“Now what should we do?” someone looking quite learned said. “If we can’t cut the tree, maybe we can cut this man in half. It can be like this,” the man demonstrated with gestures, hovering over the trapped man, “if we can cut this man right in the middle, we can extract one part from this side and the other from that side. We can then leave the tree as it is”
“But this way I’ll die,” the trapped man protested.
“He has a point there,” a clerk concurred.
The man who was suggesting that the trapped man be cut in half injected an irrefutable piece of information into his previous recommendation, “You people are totally unaware that these days, with plastic surgery, both his body parts can be joined back.”
Now the file was forwarded to the Medical Department.
The Medical Department took prompt action and immediately upon the receipt of the file dispatched a reputed plastic surgeon to take stock of the situation at the spot.
The reputed plastic surgeon meticulously diagnosed the trapped man from all angles. He took stock of his general health, checked his blood pressure, measured his breathing, analyzed his heart and lungs, and submitted the report that although the plastic surgery operation could be successfully performed upon the man, the man himself would die.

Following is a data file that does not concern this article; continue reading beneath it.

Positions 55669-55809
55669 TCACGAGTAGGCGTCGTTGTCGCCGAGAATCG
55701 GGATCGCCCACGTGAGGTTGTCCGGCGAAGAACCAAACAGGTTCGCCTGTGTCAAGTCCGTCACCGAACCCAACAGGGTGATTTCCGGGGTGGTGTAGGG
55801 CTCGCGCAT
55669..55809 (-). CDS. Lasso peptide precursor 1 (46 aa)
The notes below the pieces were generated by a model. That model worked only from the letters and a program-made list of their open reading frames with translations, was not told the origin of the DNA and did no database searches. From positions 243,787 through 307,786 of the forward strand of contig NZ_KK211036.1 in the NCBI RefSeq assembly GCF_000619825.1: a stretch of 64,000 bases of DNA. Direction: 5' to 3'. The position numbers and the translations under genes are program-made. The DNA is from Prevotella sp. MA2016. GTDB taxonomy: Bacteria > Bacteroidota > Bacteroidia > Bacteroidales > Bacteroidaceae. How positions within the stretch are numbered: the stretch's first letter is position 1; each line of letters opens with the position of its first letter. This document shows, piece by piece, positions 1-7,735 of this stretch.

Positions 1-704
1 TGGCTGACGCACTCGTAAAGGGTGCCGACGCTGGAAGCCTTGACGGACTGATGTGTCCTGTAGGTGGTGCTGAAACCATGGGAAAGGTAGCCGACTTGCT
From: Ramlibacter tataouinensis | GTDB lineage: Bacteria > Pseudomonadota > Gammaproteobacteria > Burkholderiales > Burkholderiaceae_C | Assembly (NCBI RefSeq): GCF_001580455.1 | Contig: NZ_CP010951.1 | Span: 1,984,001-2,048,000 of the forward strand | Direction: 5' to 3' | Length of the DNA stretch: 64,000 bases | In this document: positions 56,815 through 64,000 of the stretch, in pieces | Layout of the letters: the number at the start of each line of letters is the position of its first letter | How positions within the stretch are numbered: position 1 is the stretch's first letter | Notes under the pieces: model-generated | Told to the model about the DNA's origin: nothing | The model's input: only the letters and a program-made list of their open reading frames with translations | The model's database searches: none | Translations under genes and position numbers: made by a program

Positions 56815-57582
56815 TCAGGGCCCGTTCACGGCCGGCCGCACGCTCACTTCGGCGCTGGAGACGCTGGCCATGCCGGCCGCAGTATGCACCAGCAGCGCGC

Suffices it to say that the ambitious plan had to dropped.
In the evening the gardener told the trapped man while feeding him khhichdi, “The case has reached the higher authorities. A meeting of all the secretaries of the Secretariat has been scheduled for tomorrow to discuss your case and arrive at an acceptable solution.”
The trapped man groaned in pain and uttered a line of poetry, “I know you will not remain unconcerned, I will turn to ashes before you come to know of my plight.”
The gardener bit his finger in amazement. “Are you a poet?”
The man under the fallen Jamun tree nodded his head.
The next day the gardener revealed the fact to the peon and the peon told the clerk and the clerk told the head -clerk and soon the news of the trapped man being a poet spread throughout the Secretariat.
The crowd began to gather to catch the glimpse of the poet in no time. The news spread all over the city. By evening poets of all dimensions started gathering at the spot from all over the city. The lawn of the Secretariat turned into a confluence of poets. Many clerks and under -secretaries who had interest in poetry and culture also began to linger. Some poets sat beside the trapped man and started reciting their poems to him. Many clerks who dabbled in the exotic art of poetry shared their compositions with him and sought his learned opinion.